Promoting sound governance structures and controls, strategy and goal setting, risk identification, prioritization and mitigation systems and disclosure and reporting to support our approach to long-term value creation
Investing in our employees; creating a diverse, equitable and inclusive environment in which all can belong; and empowering employees to strengthen the communities in which we live and work
Tackling the world’s toughest healthcare challenges through our dedicated Global Public Health organization, which is focused on combining innovative R&D, novel access programs, country-based operations and advocacy
Marshaling our expertise, resources and partnerships to reduce the environmental footprint of our operations, our products and our extended supply chain
Identifying ESG Risks and Opportunities
Responsibility for identifying and prioritizing ESG risks and opportunities is integrated across the enterprise and managed by the Enterprise Governance Council (the Council). The Council is composed of senior leaders who represent our three business segments, our independent compliance functions and our enterprise functions that have the ability to impact ESG issues.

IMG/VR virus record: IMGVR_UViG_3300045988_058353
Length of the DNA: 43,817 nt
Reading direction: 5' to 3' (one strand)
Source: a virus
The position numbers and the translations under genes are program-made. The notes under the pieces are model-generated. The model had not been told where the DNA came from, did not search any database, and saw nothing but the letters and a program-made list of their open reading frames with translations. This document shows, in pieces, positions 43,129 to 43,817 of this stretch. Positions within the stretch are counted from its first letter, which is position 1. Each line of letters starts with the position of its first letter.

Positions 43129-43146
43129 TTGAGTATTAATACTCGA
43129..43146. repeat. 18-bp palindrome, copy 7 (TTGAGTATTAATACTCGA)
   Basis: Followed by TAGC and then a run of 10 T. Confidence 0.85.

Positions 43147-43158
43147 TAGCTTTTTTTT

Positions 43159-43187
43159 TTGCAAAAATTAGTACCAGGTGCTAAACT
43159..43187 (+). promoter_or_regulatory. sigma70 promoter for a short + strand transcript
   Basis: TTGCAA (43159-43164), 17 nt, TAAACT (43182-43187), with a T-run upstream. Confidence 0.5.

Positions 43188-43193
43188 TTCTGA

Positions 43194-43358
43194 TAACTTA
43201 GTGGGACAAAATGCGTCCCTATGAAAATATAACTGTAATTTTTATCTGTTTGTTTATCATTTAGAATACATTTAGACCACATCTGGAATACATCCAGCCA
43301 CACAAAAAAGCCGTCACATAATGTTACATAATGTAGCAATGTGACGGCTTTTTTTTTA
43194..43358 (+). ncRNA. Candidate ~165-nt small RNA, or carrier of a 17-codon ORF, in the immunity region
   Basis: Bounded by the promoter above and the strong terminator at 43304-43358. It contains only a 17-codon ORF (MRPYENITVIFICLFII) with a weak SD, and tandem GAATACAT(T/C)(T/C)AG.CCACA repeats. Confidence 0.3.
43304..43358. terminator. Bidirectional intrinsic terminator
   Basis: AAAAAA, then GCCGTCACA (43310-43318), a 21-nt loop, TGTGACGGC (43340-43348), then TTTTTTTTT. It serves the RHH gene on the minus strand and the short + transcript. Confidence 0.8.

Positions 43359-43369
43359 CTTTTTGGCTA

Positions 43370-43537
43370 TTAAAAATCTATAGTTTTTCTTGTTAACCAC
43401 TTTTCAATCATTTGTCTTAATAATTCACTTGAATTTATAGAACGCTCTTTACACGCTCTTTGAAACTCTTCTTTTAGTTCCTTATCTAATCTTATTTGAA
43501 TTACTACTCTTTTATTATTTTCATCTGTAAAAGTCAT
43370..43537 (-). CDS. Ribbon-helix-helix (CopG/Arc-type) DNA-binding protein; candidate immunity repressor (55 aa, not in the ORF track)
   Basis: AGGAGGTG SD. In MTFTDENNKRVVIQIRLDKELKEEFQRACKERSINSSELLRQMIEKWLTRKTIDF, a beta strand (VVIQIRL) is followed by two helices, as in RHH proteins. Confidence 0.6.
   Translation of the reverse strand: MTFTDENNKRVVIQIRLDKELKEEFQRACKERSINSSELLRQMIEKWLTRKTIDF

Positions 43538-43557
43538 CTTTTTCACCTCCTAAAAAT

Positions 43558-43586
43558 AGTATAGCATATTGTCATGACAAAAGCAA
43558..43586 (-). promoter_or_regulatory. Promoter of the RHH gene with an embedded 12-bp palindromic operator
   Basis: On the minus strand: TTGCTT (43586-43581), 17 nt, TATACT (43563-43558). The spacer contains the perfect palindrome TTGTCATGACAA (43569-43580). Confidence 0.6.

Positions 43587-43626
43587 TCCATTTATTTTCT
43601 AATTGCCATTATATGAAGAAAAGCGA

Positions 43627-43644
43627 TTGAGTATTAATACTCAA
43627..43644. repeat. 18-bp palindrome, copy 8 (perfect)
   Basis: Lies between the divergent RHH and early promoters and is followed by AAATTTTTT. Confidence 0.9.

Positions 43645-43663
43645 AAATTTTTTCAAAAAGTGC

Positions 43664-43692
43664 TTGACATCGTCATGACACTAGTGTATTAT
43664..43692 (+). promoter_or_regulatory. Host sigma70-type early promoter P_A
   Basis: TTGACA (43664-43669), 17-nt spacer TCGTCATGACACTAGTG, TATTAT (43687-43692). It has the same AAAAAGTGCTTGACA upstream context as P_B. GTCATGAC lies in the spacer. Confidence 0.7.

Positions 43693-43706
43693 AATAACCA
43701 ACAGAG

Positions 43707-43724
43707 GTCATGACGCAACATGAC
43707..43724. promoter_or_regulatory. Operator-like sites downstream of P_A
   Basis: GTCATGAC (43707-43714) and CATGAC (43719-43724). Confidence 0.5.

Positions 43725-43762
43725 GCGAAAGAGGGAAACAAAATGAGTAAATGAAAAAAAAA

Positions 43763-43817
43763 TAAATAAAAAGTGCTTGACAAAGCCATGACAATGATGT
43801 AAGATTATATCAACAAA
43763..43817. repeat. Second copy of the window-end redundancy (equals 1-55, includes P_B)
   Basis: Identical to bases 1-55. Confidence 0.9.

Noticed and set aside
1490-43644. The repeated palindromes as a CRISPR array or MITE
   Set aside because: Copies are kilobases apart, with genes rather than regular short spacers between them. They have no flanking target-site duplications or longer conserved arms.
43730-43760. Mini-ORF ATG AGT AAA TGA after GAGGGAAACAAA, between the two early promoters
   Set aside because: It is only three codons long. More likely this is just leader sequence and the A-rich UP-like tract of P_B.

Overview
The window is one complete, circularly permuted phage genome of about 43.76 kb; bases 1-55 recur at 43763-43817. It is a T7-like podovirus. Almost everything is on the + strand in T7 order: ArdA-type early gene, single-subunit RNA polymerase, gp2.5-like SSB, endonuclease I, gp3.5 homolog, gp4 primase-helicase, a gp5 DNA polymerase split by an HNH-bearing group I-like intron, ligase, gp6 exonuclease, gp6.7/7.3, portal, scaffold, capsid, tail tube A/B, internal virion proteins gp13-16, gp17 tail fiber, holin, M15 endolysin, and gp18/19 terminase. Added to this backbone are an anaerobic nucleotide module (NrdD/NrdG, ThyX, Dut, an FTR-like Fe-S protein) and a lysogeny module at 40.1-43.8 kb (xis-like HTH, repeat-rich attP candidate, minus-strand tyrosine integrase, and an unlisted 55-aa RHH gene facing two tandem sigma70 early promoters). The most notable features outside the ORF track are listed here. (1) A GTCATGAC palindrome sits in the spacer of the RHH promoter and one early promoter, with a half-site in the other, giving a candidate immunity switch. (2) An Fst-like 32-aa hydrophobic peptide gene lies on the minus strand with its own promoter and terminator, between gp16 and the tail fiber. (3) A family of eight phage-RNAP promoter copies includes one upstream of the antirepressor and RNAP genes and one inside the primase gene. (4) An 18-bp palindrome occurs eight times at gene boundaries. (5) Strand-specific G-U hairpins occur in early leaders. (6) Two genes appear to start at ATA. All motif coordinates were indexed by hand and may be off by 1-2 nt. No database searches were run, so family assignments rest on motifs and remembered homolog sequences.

28
2021 Proxy Statement
https://cdn.kscope.io/a26de643f36b8cb9c18f6754e6985639-jj_logosignaturexxrgbred9.jpg

Table of Contents
The Council leads the Company’s Priority Topics Assessment (PTA), which engages internal and external stakeholders to identify and prioritize the ESG topics that are most relevant to our business. The PTA occurs every two to three years, since 2008, and we continually enhance the PTA methodology to conduct deeper and broader stakeholder engagement across a larger number of ESG topics. Our most recent PTA was completed in 2020, and we finalized our next generation of public commitments for release in 2021 that are aligned with our Company’s purpose, reflect the areas where our stakeholders expect us to lead and help fuel the global agenda for a sustainable future for all.
Developing Strategies
As our ESG risks are identified through our PTA process, shareholder engagement and other internal and external feedback, the Council and management reference the Enterprise Risk Management (ERM) to develop strategies to monitor or mitigate potential ESG risks relevant to our Company. ESG risks are fully integrated into our ERM framework, which helps us deepen our understanding of both business and ESG risks, support communication and collaboration across the enterprise and respond appropriately as new circumstances evolve. For more information please see Our Approach to Enterprise Risk Management on page 25.